By Gaylen Curtis, CPS Partnership Community
As a divorce attorney, I have a front row view into broken marriages. And unlike our own relationships, being inside of someone else’s relationship lends itself toward an objective perspective. From this perspective, for me, it is clear what brings marriages to an end and informs about what works in marriage and what doesn’t.
It would seem obvious that before a person creates a business, or before a city becomes a city or a state becomes a state, some organizing agreement or principle would be put into place. The reality for people embarking on perhaps the most important union of their lives however, is that we tend to “dive in” to marriage. Even for those who engage in earnest discussions about what religion to raise the children in, or where to live, or whether both parties will work, most ignore what the politics of the marriage will be. Will it be a dictatorship or a democracy? And for anyone who thinks that this would be unnecessary, or silly, I would suggest to think again. What brings down marriage most of the time, in my experience, is that the relationship models a domination system where one person’s needs are more important than anyone else’s in the family.
I think what I have found most surprising is how long people will tolerate an authoritarian marriage. Some marriages are so blatantly and unapologetically inequitable that I find it hard to understand how anyone could navigate through for so many years. But people do. Although I have not researched the issue, it seems only logical that the reason for this is simply that people become accustomed to inequality in childhood. Family dynamics that are patriarchal simply get continued. And both spouses step into their role. It can work; let’s face it, dictatorship can be efficient, but only for so long. Eventually the absence of freedom and justice, not to mention empathy, will bring these marriages to an end. For the dominator, it is quite often just as dissatisfying over time as the lack of mutual respect slowly will destroy love and passion.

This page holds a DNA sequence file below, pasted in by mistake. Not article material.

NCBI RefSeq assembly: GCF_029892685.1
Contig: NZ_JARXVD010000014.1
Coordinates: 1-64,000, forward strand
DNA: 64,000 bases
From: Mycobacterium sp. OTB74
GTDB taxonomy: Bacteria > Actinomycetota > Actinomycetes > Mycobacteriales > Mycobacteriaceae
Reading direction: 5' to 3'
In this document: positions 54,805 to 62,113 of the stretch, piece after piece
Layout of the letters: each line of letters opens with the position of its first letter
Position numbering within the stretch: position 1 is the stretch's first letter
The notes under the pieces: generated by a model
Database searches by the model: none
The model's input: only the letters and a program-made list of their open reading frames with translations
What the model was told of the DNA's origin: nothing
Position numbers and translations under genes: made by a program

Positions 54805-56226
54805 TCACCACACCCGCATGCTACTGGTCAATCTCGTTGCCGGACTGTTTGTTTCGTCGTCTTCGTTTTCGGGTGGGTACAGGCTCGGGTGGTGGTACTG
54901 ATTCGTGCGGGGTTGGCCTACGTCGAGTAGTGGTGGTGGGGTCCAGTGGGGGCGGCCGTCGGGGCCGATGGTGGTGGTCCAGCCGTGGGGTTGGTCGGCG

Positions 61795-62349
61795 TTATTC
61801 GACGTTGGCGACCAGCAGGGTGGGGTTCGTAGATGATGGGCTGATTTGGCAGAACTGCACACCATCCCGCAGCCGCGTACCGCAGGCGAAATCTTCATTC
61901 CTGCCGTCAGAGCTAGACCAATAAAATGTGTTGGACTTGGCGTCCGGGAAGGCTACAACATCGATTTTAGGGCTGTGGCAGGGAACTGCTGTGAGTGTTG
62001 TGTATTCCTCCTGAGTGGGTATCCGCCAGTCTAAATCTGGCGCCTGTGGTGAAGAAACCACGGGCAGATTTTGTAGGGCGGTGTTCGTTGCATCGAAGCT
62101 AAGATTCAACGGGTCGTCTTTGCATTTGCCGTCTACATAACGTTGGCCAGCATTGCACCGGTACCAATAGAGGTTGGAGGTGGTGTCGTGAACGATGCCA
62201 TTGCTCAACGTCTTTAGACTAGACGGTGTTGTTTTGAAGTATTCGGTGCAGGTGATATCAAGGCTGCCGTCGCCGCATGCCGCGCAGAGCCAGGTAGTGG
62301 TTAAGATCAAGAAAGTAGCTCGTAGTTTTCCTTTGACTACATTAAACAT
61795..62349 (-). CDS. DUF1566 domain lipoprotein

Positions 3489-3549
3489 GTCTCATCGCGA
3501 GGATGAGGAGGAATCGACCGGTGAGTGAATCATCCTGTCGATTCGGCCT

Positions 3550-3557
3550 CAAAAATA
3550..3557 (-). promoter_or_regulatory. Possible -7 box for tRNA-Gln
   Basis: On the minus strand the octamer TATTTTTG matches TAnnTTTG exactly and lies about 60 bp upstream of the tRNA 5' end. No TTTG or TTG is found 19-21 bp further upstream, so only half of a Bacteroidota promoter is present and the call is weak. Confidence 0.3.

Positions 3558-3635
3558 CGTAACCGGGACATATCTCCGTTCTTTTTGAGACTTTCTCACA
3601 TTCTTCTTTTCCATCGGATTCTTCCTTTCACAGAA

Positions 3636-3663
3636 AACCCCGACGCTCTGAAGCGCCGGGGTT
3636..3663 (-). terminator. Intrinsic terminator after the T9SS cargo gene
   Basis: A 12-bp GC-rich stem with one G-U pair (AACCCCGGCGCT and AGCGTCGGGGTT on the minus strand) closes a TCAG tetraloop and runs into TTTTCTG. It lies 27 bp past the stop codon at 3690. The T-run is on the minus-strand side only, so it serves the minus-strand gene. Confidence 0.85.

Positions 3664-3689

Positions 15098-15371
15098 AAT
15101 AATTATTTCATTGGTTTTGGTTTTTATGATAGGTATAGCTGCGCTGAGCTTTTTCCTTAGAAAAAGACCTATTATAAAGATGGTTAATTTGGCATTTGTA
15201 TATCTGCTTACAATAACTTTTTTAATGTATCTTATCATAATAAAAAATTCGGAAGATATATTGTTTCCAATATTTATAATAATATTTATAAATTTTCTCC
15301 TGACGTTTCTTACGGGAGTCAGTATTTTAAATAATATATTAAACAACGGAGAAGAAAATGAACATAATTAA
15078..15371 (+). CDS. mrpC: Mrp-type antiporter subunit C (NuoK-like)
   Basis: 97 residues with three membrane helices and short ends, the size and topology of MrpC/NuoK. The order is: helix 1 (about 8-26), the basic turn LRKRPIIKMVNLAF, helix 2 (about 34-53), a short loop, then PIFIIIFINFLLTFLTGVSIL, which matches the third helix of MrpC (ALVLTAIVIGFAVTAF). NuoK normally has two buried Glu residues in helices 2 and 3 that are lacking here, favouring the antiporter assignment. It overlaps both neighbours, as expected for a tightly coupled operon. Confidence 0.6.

Divorce is so disruptive and yet it is hard for me to say that people in a toxic relationship should stay together. And children many times do much better out of a volatile environment. But the process of divorce is very destructive — emotionally, financially and spiritually. While I believe there are ways to make this process less expensive and less adversarial, I also think that it would be better if individuals could more readily spot an authoritarian relationship before becoming fully committed. This isn’t likely to happen so long as we continue to raise our children in top down power structures where control, not care, is the greatest concern of a parent. Indeed, all too often what is done to us will be done by us.
The first step to solving these problems is recognizing that relationships have a dynamic to them. The structure of the marriage will happen by design or not, but it does happen. Marriages are either healthy and democratic or authoritarian and dysfunctional. The latter are the ones that keep me in business. When people come together, even only two people, there is a structure to the relationship that will either protect the marriage or it will destroy the family slowly over time like the demise of dictatorships. We need to begin to ask the right questions before saying I do in order to lay the foundation of a true partnership.
Gaylen Curtis is a divorce attorney who graduated from the University of Michigan in 1980, and from Wayne State University Law school with her license to practice law in 1983. After a few years working at a small firm, she left to open her own firm. ?She has been in solo practice since then with a focus on family law. Gaylen lives in Sylvan Lake, Michigan, practices in Oakland County. Contact: firstname.lastname@example.org
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